Longevity Hype in Silicon Valley: Will Traditional Approach to BioTech Investment Lead to a Longevity Boom, Bubble or Bust?

- By Kate Batz, Partner at Deep Knowledge Group and Longevity.Capital

California, the Birthplace of Longevity BioTech, Now Faces Clear Challenges and Opportunities as the Longevity Industry Expands Globally   

        

  • California and Silicon Valley in particular boast the title of the birthplace of Longevity BioTech - currently, they house the largest proportion of Longevity-focused companies globally as well as many prominent Longevity research foundations and influencers

  • However, California’s stronghold on this rapidly developing industry is gradually slipping as other regions begin to catch up in the race, with major government policy and industry-led developments and initiatives now in place in the United Kingdom, Switzerland, Singapore, Israel and other countries

  • Furthermore, much of what originally helped the Golden State establish its global predominance in Longevity entrepreneurship and investment has now become a source of risk: namely, Longevity Hype as well as a specific focus on certain biomedical niches that leave other sectors neglected as well as predominant reliance on the results of preclinical trials using model organisms like mice, which due to the complexity of the biology of aging are likely to have higher failure rates than BioTech in general

  • This combination of factors, if not timely addressed and neutralized, has the potential to lead to a Longevity boom and bust cycle, with the overfunding of overvalued companies leading to a failure to deliver on their promises via positive clinical translation into humans, thus casting a shadow of doubt over the entire Longevity sphere

  • Fortunately, emerging solutions at the intersection of AI, Preventive Medicine and Precision Health offer a new paradigm to therapeutic validation that is more human-centric and more likely to lead to clinical translation. California has the potential to neutralize these risks if it acts now, and to maintain a leading position within the Global Longevity Industry as other Longevity-progressive countries begin to scale up their efforts aimed at the industrialization of Longevity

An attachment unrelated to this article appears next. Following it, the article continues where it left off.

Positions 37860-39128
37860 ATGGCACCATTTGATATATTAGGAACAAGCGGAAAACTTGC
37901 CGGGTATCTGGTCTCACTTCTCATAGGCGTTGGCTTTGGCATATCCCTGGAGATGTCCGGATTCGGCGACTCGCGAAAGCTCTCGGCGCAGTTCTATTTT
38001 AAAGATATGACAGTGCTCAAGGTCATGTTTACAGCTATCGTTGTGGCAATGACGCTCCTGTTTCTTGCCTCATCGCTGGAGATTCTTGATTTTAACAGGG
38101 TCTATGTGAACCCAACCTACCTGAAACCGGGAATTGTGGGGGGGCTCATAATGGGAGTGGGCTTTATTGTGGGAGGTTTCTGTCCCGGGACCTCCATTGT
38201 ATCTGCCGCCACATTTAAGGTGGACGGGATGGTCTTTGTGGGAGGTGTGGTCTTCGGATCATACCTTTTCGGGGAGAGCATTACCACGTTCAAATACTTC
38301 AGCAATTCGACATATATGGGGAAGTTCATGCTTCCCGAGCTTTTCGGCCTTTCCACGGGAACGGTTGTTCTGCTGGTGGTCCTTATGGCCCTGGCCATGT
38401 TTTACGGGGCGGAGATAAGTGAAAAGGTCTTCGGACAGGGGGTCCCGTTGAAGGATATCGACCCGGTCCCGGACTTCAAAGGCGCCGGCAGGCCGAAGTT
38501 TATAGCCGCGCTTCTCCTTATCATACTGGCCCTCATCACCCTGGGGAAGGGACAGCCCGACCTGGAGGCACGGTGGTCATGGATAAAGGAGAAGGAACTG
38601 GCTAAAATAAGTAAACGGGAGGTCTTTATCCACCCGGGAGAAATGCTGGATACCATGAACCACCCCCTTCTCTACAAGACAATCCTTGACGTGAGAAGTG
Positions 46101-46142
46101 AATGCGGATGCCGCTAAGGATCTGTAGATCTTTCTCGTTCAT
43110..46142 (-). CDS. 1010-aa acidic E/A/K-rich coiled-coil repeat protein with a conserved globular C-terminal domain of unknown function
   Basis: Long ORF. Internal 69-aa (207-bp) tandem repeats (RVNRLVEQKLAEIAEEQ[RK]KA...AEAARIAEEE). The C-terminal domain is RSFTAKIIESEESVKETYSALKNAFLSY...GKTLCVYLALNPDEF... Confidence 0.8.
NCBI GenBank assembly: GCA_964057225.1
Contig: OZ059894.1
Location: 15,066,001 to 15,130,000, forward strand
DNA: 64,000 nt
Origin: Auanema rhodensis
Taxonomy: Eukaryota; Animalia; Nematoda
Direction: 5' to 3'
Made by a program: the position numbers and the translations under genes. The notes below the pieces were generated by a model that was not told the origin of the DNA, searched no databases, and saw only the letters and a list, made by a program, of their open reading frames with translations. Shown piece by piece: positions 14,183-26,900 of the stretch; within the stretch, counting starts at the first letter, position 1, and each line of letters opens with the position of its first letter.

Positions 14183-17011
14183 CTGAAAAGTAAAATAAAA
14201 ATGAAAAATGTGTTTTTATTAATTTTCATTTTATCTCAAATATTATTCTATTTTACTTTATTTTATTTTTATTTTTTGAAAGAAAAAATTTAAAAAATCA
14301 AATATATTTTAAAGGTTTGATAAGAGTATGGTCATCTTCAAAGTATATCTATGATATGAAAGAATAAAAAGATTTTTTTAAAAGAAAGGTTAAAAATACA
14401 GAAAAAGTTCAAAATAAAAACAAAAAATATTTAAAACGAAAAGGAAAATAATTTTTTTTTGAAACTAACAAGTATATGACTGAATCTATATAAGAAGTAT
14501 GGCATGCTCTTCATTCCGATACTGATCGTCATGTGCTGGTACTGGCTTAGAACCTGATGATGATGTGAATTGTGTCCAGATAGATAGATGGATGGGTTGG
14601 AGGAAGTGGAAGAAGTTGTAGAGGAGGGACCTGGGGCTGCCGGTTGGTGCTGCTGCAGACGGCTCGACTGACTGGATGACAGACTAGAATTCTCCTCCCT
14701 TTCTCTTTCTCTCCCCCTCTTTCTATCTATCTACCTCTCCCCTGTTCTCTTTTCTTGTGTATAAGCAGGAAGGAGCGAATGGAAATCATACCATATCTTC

The Current State of the Longevity Industry in California

    

Earlier this year, Deep Knowledge Group’s Longevity-focused analytical subsidiary Aging Analytics Agency released an 1100+ page analytical report titled “Longevity Industry in California: Landscape Overview 2019”. The report provided a comprehensive overview of the history, present state and near-future trajectory of the Longevity Industry in California, profiling leading companies, investors, influencers, research labs, non-profit and governmental organizations active in the region's Longevity sphere.

       

The choice of California as the subject of our regional Longevity industry report series was justified for a number of reasons as the state clearly plays once of the leading roles on the global Longevity scene. It is the world’s fifth-largest economy and, at almost 40 million people, is the most populous U.S. state. California is home to a plethora of top-ranked universities and research institutions - in 2018, the state had 10 universities in the Shanghai Index 100 top universities (the next closest was New York with 4) which lead the nation (at 15.1% or $3.9 billion) in biomedical research grants from NIH, further driving innovation. Academic excellence drives the state’s vibrant life sciences ecosystem, which boasts four mega-clusters in San Francisco Bay Area, Los Angeles, Orange and San Diego counties. For decades, California has been implementing a thoughtful public policy aimed at supporting the life sciences industry through tax incentives encouraging more investment as well via state-sponsored initiatives promoting the use of advanced computing and technology to better understand and treat diseases. Due to the state’s healthy business climate as well as a strong success record of its life sciences companies, California has long been a magnet for biotech investment - in 2018, local life sciences companies attracted more than $7.6 billion in venture capital funding, leading the nation once again. At $3.9 billion, California also attracted the most VC funding in U.S. in the digital health sector.

        

The region views healthy Longevity as a priority, as evidenced by a multitude of government-sponsored initiatives aimed at understanding disease and improving the health of its residents as well as by a network of agencies tasked with addressing the needs of the elderly. Compared to the rest of the nation, Californians take a progressive stance on Longevity - at 80.9 years, the state ranks second for life expectancy at birth (behind Hawaii) and at 69.9 years places third in terms of healthy life expectancy, defined as how long a person can live healthy, disability and disease-free life (behind Minnesota and Hawaii). Since 1980, when the state placed 20th in terms of life expectancy at birth, Californians improved their lifestyle which resulted in significant increase in life expectancy from 74.3 years to 80.9 years - the third largest increase among U.S. states during that time period. Today, the Golden State has the third lowest share of obese adults, the fifth lowest share of adults who do not exercise, and the second lowest share of adults who smoke. In United States as a whole, median life expectancy at birth is 78.6 years (with males’ life expectancy equalling to 76.1 years and females’ - to 81.1 years) and Health-Adjusted Life Expectancy (HALE) is just 67.7 years